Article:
The grant applications for this round of feasibility studies all emerged from an inclusive community engagement process.  Community members identified the need to conduct a study in order to move ahead on their technology goals and then shaped the study’s purpose, goals, and scope, and selected a consultant.

Broadband networks are now being built in six of the 10 communities that conducted feasibility studies in 2015-2016; four with state grant dollars, and two without.

Some conclusions I draw from this experience:  

  • Feasibility studies can be an effective tool in helping communities advance their broadband goals.
  • Feasibility studies inform both sides of prospective partnerships: public sector leadership and private sector providers.
  • Feasibility studies should be designed to drive decision-making throughout an interactive and iterative process defining public sector role, technology choices and partnership options.

A telecom deregulation warning from Sen Simonson and Sen Johnson

The Post Bulletin posted a letter to the editor from Senators Erik Simonson and Sheldon Johnson

AT&T, Comcast, and the Minnesota Cable Communications Association are coming for your consumer rights as local phone customers.

Be afraid. Be very afraid — especially if you live in Greater Minnesota.

These companies are asking the Minnesota Legislature to completely deregulate local phone service if it’s provided by a new technology — Voice-over-Internet Protocol (or VoIP). They claim they shouldn’t have to follow any rules at all because they’re providing phone service using this more modern technology.

But don’t let them fool you. You don’t even need an Internet connection for calls to travel over VoIP technology. Basically, VoIP is just a method of getting calls from one place to another. To the consumer, the phone call is the same if it travels by VoIP, copper, fiber, carrier pigeon, or two tin cans and a string.

And if you’re a consumer, you couldn’t care less how the call gets to its destination, but you do care that calls to 911, your doctor, your families, your friends are reliably completed. You care if the company drags its feet on installing your new phone or if you have service problems and the company doesn’t fix them. You care if you go on vacation and perhaps the bill is late, you’ll still have a phone when you get home. And you care if you get bogus charges on your bill, you have recourse if the company refuses to refund them.

If AT&T, Comcast and the other cable companies get their way this year at the Legislature, all those basic protections will vanish in a heartbeat. Immediately, consumers whose telephone company sends your calls in whole or in part using VoIP technology will lose those protections.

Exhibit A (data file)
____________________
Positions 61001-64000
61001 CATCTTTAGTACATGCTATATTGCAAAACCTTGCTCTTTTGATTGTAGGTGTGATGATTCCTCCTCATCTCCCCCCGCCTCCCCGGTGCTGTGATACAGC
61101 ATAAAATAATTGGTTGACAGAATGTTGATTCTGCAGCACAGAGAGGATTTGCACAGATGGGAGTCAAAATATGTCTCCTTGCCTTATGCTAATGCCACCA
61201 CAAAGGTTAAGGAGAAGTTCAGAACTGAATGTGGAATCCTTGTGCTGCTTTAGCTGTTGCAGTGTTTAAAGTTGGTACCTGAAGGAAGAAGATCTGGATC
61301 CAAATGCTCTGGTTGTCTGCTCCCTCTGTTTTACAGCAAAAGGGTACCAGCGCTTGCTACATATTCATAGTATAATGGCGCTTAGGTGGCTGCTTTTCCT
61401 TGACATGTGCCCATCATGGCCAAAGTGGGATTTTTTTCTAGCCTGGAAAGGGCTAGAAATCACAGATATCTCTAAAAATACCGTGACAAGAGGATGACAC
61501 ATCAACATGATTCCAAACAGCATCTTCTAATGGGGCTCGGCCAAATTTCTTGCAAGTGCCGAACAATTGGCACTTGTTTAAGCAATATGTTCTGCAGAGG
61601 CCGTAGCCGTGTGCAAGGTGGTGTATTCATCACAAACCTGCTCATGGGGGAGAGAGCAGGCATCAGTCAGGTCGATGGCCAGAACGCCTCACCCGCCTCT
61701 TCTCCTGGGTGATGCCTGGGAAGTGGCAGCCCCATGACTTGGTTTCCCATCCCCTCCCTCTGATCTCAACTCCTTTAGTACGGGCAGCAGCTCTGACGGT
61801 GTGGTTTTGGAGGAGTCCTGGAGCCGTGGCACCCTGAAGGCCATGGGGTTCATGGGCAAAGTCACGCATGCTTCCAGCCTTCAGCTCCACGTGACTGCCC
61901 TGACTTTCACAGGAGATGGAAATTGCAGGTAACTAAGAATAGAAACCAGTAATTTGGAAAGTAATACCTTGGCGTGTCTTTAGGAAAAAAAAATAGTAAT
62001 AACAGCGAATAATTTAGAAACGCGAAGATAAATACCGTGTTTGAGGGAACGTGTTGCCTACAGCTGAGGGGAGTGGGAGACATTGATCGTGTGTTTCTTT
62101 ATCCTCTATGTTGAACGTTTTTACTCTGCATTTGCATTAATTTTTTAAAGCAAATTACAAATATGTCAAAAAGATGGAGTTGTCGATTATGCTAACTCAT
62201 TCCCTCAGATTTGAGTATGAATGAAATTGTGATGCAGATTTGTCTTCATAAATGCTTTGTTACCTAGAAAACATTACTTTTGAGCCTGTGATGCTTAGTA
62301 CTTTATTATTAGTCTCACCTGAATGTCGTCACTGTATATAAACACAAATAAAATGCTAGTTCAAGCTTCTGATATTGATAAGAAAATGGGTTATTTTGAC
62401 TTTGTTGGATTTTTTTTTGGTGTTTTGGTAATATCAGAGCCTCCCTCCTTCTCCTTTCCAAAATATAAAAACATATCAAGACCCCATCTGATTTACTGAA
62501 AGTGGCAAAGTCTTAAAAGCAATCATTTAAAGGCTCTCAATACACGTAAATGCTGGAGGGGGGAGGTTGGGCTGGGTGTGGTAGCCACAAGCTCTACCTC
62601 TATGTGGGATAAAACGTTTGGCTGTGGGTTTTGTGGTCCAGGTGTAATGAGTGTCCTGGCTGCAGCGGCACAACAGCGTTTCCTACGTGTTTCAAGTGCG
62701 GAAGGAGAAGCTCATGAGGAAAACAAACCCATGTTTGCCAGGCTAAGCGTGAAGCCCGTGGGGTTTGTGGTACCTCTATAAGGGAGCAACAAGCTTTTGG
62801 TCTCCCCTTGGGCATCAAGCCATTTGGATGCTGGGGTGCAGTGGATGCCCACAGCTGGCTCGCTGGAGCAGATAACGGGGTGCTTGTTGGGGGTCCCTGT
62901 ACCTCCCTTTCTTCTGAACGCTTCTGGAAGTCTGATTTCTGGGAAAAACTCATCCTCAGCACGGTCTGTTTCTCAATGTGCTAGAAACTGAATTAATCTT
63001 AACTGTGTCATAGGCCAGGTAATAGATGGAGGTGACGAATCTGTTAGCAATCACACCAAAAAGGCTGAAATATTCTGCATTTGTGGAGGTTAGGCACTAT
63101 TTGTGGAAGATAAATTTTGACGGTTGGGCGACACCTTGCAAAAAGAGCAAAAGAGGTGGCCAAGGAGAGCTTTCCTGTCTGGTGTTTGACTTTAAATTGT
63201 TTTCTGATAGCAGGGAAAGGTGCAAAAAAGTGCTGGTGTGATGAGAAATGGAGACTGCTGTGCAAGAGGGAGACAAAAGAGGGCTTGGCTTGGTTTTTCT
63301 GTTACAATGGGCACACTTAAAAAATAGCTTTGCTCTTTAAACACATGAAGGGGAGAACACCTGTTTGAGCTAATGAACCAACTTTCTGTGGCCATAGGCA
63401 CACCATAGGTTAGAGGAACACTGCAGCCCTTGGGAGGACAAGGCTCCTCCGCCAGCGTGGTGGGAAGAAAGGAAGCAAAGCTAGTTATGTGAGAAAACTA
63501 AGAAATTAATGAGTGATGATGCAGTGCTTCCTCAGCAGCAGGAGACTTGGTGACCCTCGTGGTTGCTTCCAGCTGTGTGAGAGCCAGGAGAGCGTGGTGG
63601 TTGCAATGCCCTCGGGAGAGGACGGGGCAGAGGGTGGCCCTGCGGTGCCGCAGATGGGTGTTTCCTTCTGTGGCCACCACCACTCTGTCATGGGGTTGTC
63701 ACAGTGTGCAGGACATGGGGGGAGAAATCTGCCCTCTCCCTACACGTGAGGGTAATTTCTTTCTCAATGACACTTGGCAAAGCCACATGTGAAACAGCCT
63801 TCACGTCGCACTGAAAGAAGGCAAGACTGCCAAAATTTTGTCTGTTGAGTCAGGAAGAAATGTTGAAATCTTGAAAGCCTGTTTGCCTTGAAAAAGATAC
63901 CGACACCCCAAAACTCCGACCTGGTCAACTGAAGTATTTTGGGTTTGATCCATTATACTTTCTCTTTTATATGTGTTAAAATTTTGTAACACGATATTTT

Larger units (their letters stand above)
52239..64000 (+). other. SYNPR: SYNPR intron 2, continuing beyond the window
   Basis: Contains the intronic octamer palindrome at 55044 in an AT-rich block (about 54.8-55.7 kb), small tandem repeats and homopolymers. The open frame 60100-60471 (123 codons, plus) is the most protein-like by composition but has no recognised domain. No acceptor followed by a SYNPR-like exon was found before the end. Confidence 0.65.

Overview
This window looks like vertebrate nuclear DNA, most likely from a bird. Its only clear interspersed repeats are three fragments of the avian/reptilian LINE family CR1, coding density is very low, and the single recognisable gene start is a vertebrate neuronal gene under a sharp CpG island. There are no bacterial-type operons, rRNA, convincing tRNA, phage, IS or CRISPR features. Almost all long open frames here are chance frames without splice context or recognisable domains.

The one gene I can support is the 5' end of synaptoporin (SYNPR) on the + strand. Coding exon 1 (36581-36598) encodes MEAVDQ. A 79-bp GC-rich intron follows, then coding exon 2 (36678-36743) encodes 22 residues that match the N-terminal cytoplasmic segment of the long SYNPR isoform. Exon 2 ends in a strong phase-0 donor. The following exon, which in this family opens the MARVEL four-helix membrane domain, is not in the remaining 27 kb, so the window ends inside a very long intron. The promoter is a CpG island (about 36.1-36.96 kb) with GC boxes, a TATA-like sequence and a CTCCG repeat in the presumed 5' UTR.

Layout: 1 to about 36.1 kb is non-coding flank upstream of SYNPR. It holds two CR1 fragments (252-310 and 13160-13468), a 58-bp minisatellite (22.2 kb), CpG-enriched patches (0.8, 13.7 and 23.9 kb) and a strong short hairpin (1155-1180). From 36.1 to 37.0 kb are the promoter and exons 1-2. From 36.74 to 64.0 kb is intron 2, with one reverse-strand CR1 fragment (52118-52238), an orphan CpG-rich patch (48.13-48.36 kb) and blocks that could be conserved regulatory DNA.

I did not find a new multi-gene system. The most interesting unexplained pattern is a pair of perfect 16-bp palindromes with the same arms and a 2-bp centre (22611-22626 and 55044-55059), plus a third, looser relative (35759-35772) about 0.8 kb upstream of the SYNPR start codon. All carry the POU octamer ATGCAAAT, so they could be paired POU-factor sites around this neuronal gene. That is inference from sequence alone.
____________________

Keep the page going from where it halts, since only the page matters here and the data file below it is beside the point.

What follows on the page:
It would be disastrous for consumers if this bill became law, especially for those who live in Greater Minnesota, where the local phone company is the only reliable provider they have.

First, under the bill there will no longer be a right to have phone service. It is expensive and unprofitable to serve rural customers and maintain infrastructure. Companies will invest their money in densely populated, more profitable urban areas and disinvest in maintenance of the network in rural, more expensive-to-serve, less profitable areas. Rural consumers will experience decreasing service quality and more outages as the system is allowed to deteriorate and resources are moved elsewhere.

Second, existing protections against charging exorbitant connection or reconnection charges would be gone. If the bill becomes law, phone companies can shut you off for no reason even if you always pay their bill on time or without notice if you are late. Companies can shut off customers simply because they are too expensive to serve and not sufficiently profitable. Who are these customers? They are older Minnesotans, people with disabilities, people on fixed incomes, and people who live in Greater Minnesota.

Third, AT&T and Comcast tell legislators that deregulation will produce more competition, lower prices, better service, more jobs, and broadband for everyone. Beware of would-be deregulated telecommunications companies bearing “gifts.”

Broadband is already deregulated – and there has been no investment. The Legislature has ponied up $50 million over the last two years (and more is proposed this session) to give to our cities to bring broadband to Greater Minnesota. If there was money to be made private sector money would be flowing.

Every part of their rationale is wrong. There isn’t a single legislator who represents rural Minnesota communities and citizens who should be supporting this bill.